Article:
Some landlord attorneys recommend that landlords only offer a buyout based upon the average buyout in a given neighborhood or even based upon citywide statistics, The number of uninformed tenants bamboozled into taking less than statutory relocation payments significantly lowers the average buyout price.
Do the math—location, location, location!
In Tenant Buyouts: Strategy for Success, I discussed the fact that you’re probably not going to get a down payment for house in San Francisco from a buyout—not that it shouldn’t be required by law—but that it’s unlikely. I also discussed the (now diminished) ramifications of Subdivision Code § 1396.2 (multiple evictions and evictions of disabled tenants and elderly tenants as a bar to condominium conversion.) I also provided some techniques for negotiation, including gathering information, allying with other tenants in the building and assessing the landlord’s true intentions.
Here, I want to show you exactly how much a given building will increase in value if the landlord can buy out only out one tenant. Let’s do the math.
Calculate the building’s increased value if you vacate by using a capitalization rate.
What is a capitalization rate? The capitalization rate, often just called the cap rate, is the ratio of Net Operating Income (NOI) to the property’s asset value. So, for example, if a property recently sold for $1,000,000 and had an NOI of $100,000, then the cap rate would be $100,000/$1,000,000, or 10%.
If you already know the approximate capitalization rate for for buildings similar to yours (in size, desirability and condition of the property), in the same or similar neighborhood, you can use this formula:
How can I find out the capitalization rate in my neighborhood and how does that apply to me anyway?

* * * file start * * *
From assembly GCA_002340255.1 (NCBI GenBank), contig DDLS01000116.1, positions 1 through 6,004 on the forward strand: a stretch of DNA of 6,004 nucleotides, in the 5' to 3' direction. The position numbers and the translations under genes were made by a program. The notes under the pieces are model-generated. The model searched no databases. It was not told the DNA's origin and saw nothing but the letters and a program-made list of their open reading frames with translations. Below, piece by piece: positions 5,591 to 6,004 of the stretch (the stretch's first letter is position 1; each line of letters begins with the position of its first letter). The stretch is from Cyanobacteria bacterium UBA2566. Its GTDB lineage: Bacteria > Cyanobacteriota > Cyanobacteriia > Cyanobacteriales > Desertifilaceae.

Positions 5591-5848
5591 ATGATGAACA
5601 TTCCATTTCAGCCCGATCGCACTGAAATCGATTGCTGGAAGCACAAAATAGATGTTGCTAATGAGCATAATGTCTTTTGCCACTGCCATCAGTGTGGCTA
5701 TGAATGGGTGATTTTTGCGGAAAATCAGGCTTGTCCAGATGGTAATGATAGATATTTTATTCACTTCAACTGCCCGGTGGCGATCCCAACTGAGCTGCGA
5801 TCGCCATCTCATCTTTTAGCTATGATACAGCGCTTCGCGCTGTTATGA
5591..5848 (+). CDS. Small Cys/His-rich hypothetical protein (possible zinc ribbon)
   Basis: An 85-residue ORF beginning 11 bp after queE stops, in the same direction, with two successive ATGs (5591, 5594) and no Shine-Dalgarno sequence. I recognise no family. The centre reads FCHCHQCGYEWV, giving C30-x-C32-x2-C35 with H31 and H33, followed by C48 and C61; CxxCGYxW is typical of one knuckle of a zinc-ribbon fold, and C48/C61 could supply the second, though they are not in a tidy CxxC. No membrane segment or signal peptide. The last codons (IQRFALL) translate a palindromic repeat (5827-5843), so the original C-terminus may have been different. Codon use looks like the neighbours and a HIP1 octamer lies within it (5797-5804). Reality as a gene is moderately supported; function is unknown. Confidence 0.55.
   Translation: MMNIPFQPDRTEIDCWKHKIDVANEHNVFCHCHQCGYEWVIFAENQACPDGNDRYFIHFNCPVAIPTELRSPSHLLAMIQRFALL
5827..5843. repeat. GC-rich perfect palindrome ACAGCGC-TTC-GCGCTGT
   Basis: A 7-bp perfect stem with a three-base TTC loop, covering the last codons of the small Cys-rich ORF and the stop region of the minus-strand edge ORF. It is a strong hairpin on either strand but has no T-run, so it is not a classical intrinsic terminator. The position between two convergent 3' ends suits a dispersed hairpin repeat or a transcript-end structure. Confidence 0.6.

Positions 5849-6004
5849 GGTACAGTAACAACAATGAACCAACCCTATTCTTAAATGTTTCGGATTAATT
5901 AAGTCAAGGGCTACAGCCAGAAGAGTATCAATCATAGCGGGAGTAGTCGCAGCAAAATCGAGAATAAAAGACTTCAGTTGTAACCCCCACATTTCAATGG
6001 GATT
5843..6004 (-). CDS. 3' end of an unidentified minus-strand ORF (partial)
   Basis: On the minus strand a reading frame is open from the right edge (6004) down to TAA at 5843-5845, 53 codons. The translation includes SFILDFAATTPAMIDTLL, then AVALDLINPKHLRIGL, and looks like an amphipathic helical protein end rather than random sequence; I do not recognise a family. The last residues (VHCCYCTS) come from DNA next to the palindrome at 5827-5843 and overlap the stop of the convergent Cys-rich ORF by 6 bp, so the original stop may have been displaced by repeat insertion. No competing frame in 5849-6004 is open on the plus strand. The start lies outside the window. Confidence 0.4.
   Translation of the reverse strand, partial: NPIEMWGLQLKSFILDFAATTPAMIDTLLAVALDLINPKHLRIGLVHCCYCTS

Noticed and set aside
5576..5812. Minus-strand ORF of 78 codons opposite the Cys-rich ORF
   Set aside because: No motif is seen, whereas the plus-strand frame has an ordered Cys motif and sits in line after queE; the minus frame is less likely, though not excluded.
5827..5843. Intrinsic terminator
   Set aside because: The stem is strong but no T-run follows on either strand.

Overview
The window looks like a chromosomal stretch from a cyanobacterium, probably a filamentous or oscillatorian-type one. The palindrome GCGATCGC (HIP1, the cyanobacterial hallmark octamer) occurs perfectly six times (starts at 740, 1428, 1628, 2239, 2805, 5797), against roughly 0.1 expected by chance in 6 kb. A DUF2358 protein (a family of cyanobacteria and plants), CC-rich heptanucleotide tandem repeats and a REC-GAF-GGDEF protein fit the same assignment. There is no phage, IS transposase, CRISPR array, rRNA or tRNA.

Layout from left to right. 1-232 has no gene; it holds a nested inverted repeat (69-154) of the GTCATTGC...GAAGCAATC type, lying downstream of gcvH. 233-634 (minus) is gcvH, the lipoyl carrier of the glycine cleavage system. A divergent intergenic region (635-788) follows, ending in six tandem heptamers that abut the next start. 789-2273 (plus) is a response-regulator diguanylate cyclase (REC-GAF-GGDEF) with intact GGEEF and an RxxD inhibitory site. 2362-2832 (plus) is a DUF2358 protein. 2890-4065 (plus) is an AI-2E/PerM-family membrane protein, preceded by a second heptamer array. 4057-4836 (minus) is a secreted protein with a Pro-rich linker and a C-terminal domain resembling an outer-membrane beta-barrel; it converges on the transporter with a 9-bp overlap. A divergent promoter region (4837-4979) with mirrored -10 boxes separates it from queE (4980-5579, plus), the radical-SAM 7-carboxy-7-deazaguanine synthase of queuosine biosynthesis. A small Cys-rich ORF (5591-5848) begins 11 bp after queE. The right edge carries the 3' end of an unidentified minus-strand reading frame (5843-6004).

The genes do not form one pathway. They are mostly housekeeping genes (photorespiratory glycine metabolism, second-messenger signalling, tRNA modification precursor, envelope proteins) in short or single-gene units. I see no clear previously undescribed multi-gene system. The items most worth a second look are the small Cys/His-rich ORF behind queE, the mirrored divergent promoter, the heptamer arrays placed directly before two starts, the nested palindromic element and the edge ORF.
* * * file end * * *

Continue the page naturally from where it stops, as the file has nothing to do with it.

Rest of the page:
Check residential income property listings in various real estate sales websites, such as loopnet, or look at commercial real estate brokers’ listings on their websites.. The listing will often show the capitalization rate which wil likely be between 3% to 5% in San Francisco, depending upon the neighborhood. Some listings will also base the value of a building based upon the gross rent multiplier (GRM). More on that in a moment. Or you can use this handy table from Paragon Real Estate Group’s San Francisco Bay Area Apartment Market Report.
Note that almost all buildings with less than five units will have a lower capitalization rate because they are more desirable for condo conversion, TIC sales, etc., thus increasing their value.
Now let’s figure out the true value of tenant buyouts from the landlord’s prospective using one more calculation.
Here’s a fairly typical scenario: Tenant has lived in a two bedroom flat in a four unit building in the Lower Haight for ten years and a new landlord has just purchased the building. More often then not a new landlord will be the one offering the tenant a buyout. He’s an investor, a capitalist, an MBA bean counter who never considered starting a company to make something useful. He’s only in tis fro the money. He doesn’t care what happens to you.